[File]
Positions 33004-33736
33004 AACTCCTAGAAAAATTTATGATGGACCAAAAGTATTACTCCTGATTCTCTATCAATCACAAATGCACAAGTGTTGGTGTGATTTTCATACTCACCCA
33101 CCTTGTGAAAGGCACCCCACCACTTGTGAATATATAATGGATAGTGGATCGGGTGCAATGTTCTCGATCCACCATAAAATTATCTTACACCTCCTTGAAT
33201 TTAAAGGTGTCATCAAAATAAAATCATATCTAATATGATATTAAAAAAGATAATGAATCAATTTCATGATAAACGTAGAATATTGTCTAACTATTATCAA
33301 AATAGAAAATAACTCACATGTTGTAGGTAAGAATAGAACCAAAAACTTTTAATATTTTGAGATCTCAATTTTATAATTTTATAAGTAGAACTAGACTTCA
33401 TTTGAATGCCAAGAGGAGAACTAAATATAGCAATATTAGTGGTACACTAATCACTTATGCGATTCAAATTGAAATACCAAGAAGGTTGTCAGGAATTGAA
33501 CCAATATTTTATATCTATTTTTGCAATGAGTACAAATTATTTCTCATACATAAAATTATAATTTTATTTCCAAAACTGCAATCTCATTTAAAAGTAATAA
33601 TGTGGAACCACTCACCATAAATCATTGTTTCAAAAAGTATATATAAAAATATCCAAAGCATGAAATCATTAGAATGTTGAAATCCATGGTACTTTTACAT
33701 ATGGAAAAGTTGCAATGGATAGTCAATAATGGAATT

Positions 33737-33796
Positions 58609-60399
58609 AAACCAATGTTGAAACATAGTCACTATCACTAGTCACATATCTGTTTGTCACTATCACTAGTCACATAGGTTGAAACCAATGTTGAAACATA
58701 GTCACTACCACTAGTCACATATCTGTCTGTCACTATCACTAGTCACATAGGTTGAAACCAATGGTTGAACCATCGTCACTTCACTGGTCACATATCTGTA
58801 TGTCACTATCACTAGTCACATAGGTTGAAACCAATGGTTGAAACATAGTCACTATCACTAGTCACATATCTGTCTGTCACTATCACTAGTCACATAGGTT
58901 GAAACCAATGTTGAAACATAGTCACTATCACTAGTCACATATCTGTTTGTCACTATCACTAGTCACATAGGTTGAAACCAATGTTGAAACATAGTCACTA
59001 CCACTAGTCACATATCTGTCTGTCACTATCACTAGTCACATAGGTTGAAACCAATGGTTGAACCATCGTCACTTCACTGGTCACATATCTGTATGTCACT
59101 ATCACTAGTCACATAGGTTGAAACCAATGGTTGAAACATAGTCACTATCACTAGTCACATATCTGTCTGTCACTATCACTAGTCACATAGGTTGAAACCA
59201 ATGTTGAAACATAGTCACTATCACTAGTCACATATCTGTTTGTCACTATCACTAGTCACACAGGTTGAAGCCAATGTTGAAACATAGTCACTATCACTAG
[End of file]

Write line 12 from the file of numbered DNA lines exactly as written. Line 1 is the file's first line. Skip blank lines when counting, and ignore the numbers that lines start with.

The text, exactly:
58609 AAACCAATGTTGAAACATAGTCACTATCACTAGTCACATATCTGTTTGTCACTATCACTAGTCACATAGGTTGAAACCAATGTTGAAACATA